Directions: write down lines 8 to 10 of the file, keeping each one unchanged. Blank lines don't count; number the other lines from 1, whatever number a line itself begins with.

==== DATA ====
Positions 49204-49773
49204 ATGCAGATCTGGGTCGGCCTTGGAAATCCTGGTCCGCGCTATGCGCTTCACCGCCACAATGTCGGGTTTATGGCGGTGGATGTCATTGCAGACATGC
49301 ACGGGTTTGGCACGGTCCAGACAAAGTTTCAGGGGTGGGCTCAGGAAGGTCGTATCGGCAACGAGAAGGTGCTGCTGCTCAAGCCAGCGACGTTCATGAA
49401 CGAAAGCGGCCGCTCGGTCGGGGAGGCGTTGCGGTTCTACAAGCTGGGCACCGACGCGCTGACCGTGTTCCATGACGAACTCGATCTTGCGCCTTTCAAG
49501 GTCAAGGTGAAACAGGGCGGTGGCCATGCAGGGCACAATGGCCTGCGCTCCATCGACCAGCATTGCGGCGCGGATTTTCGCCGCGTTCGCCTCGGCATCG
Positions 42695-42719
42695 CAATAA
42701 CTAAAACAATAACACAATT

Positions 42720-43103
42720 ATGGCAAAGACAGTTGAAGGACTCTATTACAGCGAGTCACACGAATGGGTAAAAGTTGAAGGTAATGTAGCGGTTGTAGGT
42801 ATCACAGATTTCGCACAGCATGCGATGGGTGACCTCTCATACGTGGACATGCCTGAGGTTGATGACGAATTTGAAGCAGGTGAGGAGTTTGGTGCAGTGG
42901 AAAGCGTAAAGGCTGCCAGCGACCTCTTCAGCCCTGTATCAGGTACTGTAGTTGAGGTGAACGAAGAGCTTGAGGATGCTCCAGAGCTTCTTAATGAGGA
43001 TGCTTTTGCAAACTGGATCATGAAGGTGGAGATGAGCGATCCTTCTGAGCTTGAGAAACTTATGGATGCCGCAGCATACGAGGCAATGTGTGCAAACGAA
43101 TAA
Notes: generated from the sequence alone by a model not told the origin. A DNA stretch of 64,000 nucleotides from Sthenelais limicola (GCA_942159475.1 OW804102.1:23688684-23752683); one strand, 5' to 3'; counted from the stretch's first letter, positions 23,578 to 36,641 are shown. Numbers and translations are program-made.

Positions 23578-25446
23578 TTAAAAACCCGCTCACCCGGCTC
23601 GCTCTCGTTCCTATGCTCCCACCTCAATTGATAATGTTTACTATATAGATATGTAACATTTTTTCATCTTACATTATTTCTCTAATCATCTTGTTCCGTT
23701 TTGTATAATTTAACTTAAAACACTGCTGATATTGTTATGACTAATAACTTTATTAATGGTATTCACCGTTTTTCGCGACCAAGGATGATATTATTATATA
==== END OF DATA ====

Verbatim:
42701 CTAAAACAATAACACAATT

Positions 42720-43103
42720 ATGGCAAAGACAGTTGAAGGACTCTATTACAGCGAGTCACACGAATGGGTAAAAGTTGAAGGTAATGTAGCGGTTGTAGGT